Just because you’ve excelled in your chosen career field doesn’t mean that you have a clue about economics. And just because people claim that they are being self-sacrificing, doesn’t necessarily make it so. As President Obama struggles seeks support for his tax-and-spend “jobs bill,” an intriguing chorus of supporters has emerged, intertwining fact and fiction.
What if Barack Obama had begun his presidency by enacting a permanent tax cut that further lowered income tax rates, cut the capital gains rate in half and reduced business taxes across the board?
Looking for a clear, concise, simple explanation of why it's important -- indeed, vital -- to hold the line against raising the federal debt limit unless federal spending is cut at least as much?
President Obama's job approval score sank to nearly 40 percent this week in the midst of a budget and debt-limit crisis that threatens to further weaken our economy and America's future.
In what we should all hope happens at the national level, Minnesota shuts down after failing to pass a balanced budget by the June 30 deadline.
An old joke says the IRS will tax even your patience. Don’t say it out loud in Washington this summer. It might give new ideas to Treasury Secretary Timothy Geithner.
The Constitution surely would have limited debt forcefully if the Founding Fathers had imagined a government so powerful it could borrow trillions of dollars. That's why there's an opportunity for lawmakers to get public support for an effective new debt limit that will actually restrain Washington spending.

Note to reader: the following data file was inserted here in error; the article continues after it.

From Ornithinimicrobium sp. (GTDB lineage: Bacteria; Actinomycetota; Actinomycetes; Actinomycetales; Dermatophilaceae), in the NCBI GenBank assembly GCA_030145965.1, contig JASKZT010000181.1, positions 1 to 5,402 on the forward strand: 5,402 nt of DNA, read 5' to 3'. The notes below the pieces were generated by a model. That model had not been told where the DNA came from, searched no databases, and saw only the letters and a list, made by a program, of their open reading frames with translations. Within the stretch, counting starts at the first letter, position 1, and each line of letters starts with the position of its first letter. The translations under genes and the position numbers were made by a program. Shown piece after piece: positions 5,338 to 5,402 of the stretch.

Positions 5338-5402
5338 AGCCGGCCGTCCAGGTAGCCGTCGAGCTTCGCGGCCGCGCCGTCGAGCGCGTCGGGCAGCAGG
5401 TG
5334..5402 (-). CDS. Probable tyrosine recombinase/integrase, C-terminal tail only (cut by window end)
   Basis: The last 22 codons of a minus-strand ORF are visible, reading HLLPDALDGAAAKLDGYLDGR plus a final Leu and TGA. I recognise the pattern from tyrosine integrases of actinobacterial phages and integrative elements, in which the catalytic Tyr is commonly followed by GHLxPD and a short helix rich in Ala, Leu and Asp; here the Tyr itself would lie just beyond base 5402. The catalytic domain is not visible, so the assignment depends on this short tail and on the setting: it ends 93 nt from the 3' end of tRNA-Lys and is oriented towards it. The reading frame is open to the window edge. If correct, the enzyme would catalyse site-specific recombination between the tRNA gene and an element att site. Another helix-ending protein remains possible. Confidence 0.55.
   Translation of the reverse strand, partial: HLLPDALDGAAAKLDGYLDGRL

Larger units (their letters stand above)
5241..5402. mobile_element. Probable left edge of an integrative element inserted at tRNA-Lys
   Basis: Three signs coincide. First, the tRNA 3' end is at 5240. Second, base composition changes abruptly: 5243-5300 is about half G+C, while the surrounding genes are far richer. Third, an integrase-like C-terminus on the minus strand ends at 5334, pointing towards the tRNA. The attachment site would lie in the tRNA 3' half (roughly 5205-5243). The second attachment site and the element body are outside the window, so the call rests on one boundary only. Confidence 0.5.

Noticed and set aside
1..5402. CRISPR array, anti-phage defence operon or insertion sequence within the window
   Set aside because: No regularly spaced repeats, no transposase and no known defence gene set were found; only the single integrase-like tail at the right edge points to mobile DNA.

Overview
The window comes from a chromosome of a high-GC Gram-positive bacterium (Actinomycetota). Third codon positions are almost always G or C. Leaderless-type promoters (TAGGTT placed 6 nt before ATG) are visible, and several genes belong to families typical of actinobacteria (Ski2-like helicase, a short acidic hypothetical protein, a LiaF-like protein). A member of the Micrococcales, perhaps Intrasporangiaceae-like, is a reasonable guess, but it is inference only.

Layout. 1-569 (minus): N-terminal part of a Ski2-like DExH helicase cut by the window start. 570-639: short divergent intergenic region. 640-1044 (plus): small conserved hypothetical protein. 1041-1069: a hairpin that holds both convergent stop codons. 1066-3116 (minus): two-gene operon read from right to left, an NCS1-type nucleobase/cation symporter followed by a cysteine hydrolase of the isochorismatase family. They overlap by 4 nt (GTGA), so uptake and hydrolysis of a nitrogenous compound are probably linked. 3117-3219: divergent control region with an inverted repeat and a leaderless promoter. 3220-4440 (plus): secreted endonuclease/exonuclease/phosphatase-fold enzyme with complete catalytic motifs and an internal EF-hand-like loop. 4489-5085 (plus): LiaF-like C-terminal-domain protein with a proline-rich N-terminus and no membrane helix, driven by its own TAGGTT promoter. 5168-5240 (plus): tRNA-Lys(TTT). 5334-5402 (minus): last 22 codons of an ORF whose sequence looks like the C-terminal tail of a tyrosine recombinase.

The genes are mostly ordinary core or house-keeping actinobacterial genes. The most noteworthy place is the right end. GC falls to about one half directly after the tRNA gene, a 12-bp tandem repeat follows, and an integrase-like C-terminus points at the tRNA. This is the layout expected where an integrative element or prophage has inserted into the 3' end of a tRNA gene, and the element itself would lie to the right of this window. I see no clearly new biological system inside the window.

Barack Obama believes he can leverage some of his killing-bin-Laden popularity into new power on Capitol Hill. If so, he can forget about "unity."
There he goes again. President Obama says that what America needs right now are higher taxes to pay the government's mounting bills and curb its $14 trillion debt.
As they prepare to make a serious case for his replacement in 2012, Barack Obama’s conservative critics need to decide: is the president radical – or more of the same?
Liberalism was running at full throttle in the Age of Obama until it collided with the 2010 midterm elections.
The most interesting current political question is not whether Barack Obama will triangulate after his party's midterm shellacking -- he probably won't -- but what in the world California's new/old governor, Jerry Brown, will do in January 2011.
A liberal friend of mine sent out an email this past week urging all of the recipients to urge their Representative and Senator to push for the passage of the Dream Act when Congress reconvenes next week.
There are a lot of ugly truths to be told about America's favorite welfare state program. Who will dare tell them... before it's too late?
In a political analysis written more than a month before the midterm elections, I predicted that Republicans would “run up the score” in Big Ten country.
Here's the dirty little secret about political candidates and officeholders labeled by the mainstream media as "moderate Republicans": There's usually nothing moderate about them.
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